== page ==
For my purposes here, I am going to classify her as a SFWP.  Because of her “means,” she was able to open her home and accommodate Paul and his companions while they were there to spread the Good News.

In twelve extraordinary women:  how god shaped women of the bible and what he wants to do with you, John MacArthur says this of Lydia:

“It would have been no easy task, even today, to host so many strangers.  Since they had no plans for where to go next (they were there, after all, to plant a church), she was offering to keep them indefinitely. …  Her wonderful act of hospitality nevertheless opened the way for the church to penetrate Europe.”

Aha!  A bigger plan—God’s plan in action.  A woman’s career enabled her to play an important role in the spread of the gospel.  An extraordinary woman indeed!

In both Ruth’s and Lydia’s cases, I think we can take away a good lesson:  Don’t write off someone because she may not look like the kind of woman you think is right for you and your plans for your life. 

Your view of a SFWP’s career as an “obstacle” may not be in line with God’s plan.  He may have plans that are completely outside of your realm of thinking that may or may not involve a woman’s career.  Yes, he might want a woman to put her career on the back burner for a while.  Or he may have her cease working outside of the home altogether … forever.  But maybe he will have her continue a successful career out of the home while also raising your children.  Or perhaps he will involve her career with yours so that you can serve the Lord together in an even bigger capacity than you could have ever imagined … and still raise your children at home.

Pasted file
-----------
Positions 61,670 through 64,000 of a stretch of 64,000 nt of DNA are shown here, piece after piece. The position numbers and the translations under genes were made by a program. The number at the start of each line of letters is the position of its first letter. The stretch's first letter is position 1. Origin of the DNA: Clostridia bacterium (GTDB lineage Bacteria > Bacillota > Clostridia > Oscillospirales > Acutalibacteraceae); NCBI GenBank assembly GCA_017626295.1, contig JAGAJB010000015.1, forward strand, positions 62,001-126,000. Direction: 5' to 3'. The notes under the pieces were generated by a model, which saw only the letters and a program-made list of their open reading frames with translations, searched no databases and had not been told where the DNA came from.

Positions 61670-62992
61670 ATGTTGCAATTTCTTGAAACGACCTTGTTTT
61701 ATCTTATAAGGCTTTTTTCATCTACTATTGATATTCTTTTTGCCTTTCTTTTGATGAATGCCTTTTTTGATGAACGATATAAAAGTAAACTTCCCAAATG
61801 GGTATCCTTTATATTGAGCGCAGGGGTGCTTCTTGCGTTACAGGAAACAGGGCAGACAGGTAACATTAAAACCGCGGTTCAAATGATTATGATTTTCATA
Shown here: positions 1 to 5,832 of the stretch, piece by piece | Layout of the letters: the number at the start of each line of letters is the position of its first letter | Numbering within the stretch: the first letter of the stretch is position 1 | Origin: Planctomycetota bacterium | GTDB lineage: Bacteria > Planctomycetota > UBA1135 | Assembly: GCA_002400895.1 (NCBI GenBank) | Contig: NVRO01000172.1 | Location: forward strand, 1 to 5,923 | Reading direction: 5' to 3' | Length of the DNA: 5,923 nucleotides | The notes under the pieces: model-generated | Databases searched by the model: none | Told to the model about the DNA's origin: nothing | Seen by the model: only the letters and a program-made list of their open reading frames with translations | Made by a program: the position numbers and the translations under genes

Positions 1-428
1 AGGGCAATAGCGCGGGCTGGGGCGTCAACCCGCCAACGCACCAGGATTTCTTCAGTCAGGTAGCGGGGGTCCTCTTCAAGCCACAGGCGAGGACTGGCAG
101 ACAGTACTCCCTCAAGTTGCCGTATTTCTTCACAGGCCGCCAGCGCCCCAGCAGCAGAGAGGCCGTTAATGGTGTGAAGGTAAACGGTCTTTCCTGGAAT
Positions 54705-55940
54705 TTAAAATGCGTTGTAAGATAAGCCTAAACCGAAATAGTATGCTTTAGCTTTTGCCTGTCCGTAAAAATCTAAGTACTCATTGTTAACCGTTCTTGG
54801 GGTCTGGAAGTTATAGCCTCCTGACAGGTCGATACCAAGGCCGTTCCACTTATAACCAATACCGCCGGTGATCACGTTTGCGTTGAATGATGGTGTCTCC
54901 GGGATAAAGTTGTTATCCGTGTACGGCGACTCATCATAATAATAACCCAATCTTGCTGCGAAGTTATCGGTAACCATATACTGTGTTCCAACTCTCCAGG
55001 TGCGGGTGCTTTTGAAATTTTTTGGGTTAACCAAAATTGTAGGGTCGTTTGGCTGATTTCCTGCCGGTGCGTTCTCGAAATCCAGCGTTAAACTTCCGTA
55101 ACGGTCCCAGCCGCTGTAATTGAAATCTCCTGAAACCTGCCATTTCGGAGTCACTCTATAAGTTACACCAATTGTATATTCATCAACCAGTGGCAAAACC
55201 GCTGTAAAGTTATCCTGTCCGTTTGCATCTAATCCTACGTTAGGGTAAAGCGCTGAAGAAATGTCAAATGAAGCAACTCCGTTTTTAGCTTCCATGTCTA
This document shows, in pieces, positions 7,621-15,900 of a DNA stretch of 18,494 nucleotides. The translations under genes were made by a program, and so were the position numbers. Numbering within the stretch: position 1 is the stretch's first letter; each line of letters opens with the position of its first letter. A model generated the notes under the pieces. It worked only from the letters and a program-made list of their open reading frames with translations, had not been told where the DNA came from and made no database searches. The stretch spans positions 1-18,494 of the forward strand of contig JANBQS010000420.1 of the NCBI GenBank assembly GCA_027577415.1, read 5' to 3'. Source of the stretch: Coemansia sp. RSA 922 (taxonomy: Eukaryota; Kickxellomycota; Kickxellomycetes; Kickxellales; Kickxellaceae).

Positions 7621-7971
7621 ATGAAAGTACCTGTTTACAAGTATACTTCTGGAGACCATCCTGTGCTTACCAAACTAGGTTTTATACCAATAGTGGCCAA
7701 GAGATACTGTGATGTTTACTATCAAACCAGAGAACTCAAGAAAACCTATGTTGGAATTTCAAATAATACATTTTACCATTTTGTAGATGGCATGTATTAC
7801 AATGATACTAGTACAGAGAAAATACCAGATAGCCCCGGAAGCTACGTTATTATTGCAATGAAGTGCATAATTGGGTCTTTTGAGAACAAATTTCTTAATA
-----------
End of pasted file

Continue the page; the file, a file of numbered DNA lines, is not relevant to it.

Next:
What may seem impossible and like it could never work to you right now, just may be part of a bigger plan.  With God, all things are possible! 

Plus, until you get to know someone, your assumptions about her desires or plans for how to raise a family will be just that:  assumptions.  There could be many wonderful, quality women sitting right under your and your friends’ collective nose.  Don’t let their SFWP status be what blocks your interest or pursuit. 

I encourage you not to miss out on getting to know these wonderful sisters in Christ.  The more time you spend with them, the more you will hear from their hearts.  And the information you are seeking related to career vs. child-rearing?  It will be revealed at the proper time—in God’s time



DISCLAIMER:  We are not trained psychologists or licensed professionals.  We’re just singles like you who understand what it’s like to live the solo life in the 21st century.  We believe that the Bible is our go-to guide for answers to all of life’s questions, and it’s where we’ll go for guidance when responding to your questions.

GOT A QUESTION?  If you’ve got a question about anything related to singleness, please click here to submit (selected questions will be posted anonymously).  While we are unable to answer every inquiry, we do hope that He Said-She Said will be an encouragement to you.

HE is … Cliff Young, a Crosswalk.com contributing writer and a veteran single of many decades.  He has traveled the world in search of fresh experiences, serving opportunities, and the perfect woman (for him) and has found that his investments in God, career and youth ministry have paid off in priceless dividends.

SHE is … laura maccorkle, Crosswalk.com’s Senior Entertainment Editor.  While she’s still holding out for Mr. Right, Laura has recently downsized her “perfect” wedding day ideal from high-budget, blow-out extravaganza to inexpensive, beachfront ceremony or informal, backyard barbecue.






 
**This column first published on March 5, 2008.